LabVIEW

cancel
Showing results for 
Search instead for 
Did you mean: 

Converting 16 Bit Integer to Individual Bits

I have a 16 bit Binary Integer and I need to convert this into Individual bits so we can perform some data manipulation.  I know there is a easy solution, but I just cant figure it out.  I attached what I was trying to do, remove the 16 bits and make a 1D array with 16 elements, then remove each element from the array.  This may be the wrong approach to this problem.  Any help would be appreciated.  Thanks in advance.
0 Kudos
Message 1 of 10
(3,303 Views)
Forgot to attach.
0 Kudos
Message 2 of 10
(3,295 Views)
Hmmm.. at first I wondered: what is a 16-bit binary integer? Never heard of that one. Oh, it's a control set to display in binary mode. Ah....

I'm not sure I completely understand your end goal. Do you want an array of bits? If so, just use the "Number to Boolean Array" function. Do you need this to be an array of ones and zeros? Then wire the output of the "Number to Boolean Array" to the "Boolean to (1,0)" function.
0 Kudos
Message 3 of 10
(3,274 Views)
Yep thats what I wanted.  Take the 16bits convert them to boolean array, then boolean to (0,1) array.  Then I could seperate out each one in the array.  Thanks for your help.
0 Kudos
Message 4 of 10
(3,262 Views)
If you just need to manipulate a few bits, it is relatively expensive to go the detour via boolean arrays and integer arrays. 😉
 
Most of the time you can get the desired operation directly via boolean operations on the original number (masking, combining, etc.).
 
(For a comparison, have a look a the results of the Bit twiddling challenge from a few years ago. Solutions involving a detour via boolean arrays took tens of seconds while direct bit operations did the same tasks in under 100ms. If this is a core part of your code that needs to run in an inner loop with lots of data, optimization with be important.)
 
What do you actually need to do overall? I am pretty sure there is a better way. Looking at your code, it seems you just want to scale your integer into a fixed point implementation. Most likely, all you need is to divide your input by an integer power of two. 🙂
 
Keep it simple! (The code you posted is incredibly convoluted!)

Message Edited by altenbach on 05-09-2007 09:33 AM

0 Kudos
Message 5 of 10
(3,255 Views)
Yeah, well I couldn't quite figure our what he (or she) wanted either, so I just went by the statement that he wanted individual bits and suggested those two functions to get the array of individual bits. I agree that if the end goal is something else, then a better solution would likely not rely on the use of arrays, and I was not implying by my response that what I suggested was the only (or best) method.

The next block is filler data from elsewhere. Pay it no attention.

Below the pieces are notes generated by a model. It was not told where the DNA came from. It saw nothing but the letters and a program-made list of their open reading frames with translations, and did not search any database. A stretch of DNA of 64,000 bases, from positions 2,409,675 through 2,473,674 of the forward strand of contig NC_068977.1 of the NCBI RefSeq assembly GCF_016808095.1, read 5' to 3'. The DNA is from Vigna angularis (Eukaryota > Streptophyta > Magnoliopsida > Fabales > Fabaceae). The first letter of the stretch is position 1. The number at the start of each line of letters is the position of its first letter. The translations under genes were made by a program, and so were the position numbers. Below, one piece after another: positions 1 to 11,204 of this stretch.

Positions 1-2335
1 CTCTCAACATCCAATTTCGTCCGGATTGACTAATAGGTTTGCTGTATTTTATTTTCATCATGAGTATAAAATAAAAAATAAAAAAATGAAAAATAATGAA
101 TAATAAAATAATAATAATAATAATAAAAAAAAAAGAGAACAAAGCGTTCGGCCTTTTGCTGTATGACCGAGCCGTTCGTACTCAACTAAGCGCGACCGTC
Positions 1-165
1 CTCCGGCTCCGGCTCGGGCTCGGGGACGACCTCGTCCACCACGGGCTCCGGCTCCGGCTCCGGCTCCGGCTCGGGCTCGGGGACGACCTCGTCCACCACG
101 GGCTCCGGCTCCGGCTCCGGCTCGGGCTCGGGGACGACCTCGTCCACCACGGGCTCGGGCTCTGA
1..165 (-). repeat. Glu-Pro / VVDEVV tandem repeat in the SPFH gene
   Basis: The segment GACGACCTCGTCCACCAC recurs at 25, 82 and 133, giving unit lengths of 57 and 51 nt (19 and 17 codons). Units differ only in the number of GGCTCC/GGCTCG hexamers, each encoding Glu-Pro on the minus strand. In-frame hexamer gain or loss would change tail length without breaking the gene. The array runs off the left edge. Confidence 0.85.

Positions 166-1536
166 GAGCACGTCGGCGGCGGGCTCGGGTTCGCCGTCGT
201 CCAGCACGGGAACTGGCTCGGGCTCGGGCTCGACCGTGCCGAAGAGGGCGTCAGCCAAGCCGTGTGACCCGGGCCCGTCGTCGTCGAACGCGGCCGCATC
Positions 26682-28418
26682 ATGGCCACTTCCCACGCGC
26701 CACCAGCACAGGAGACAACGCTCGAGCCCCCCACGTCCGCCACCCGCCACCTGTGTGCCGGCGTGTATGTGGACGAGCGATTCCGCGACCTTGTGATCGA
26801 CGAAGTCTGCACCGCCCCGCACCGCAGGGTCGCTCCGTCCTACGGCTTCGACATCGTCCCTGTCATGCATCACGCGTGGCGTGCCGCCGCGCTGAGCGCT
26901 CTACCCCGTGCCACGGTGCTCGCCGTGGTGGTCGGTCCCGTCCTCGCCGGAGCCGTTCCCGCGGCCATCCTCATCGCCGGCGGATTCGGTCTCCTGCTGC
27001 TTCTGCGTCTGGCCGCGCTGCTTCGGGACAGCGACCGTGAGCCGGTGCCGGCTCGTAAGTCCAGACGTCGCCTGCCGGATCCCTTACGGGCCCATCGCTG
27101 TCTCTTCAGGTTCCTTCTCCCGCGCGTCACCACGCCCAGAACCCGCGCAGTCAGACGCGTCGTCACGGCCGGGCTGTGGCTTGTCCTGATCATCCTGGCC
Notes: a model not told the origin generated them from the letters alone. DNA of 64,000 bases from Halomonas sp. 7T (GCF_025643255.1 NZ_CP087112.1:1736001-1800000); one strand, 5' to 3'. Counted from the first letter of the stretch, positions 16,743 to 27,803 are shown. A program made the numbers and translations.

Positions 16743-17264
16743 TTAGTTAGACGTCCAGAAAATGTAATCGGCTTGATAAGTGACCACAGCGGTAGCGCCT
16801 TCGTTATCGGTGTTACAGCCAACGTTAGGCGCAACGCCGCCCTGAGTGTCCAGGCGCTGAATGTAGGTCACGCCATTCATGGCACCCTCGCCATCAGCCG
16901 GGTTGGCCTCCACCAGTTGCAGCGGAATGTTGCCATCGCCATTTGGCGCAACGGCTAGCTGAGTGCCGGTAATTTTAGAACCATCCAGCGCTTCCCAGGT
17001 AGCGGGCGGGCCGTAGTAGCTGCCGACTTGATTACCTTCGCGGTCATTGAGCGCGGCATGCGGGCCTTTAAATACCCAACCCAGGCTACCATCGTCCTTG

Message Edited by smercurio_fc on 05-09-2007 11:50 AM

0 Kudos
Message 6 of 10
(3,249 Views)
It seems your input is a I16 integer, so it is really bad to have the representation of the control as U32. Makes no sense.
 
Anyway, here's a quick alternative that seems to give the desired result with a code size of less than a postage stamp. see if it works for you. 🙂
 

(note that we get different results for some input values. Do you have the original documentation for the conversion?)

Message Edited by altenbach on 05-09-2007 10:25 AM

Download All
0 Kudos
Message 7 of 10
(3,244 Views)
I am getting a 16.12 bit signed binary number.  The first bit is multiplied by -2^3, the second bit is multiplied by 2^2, third bit by 2^1, fourth bit by 2^0 then the rest are of bits are multiplied by 2^-1, 2^-2, 2^-3... and so on until 2^-12 to convert them to decimal.  Then all of these are to be added up.  That is what I am trying to do.  I am sure there is a better way to do this. 
0 Kudos
Message 8 of 10
(3,237 Views)


@TMDATA wrote:
I am getting a 16.12 bit signed binary number.  The first bit is multiplied by -2^3, the second bit is multiplied by 2^2, third bit by 2^1, fourth bit by 2^0 then the rest are of bits are multiplied by 2^-1, 2^-2, 2^-3... and so on until 2^-12 to convert them to decimal.  Then all of these are to be added up.  That is what I am trying to do.  I am sure there is a better way to do this.

OK, that's exacty what my code posted above does! Simple enough? 🙂

(Even simpler, you can fold the power of two calculation into a diagram constant.)

The results are not always the same because you have a wiring mistake as shown in the picture.


Message Edited by altenbach on 05-09-2007 11:41 AM

0 Kudos
Message 9 of 10
(3,225 Views)
Yeah I caught that this morning that the wire was on the wrong one.  I guess thats even more of a reason to make the code simple!  Thanks for the time and effort. 
0 Kudos
Message 10 of 10
(3,214 Views)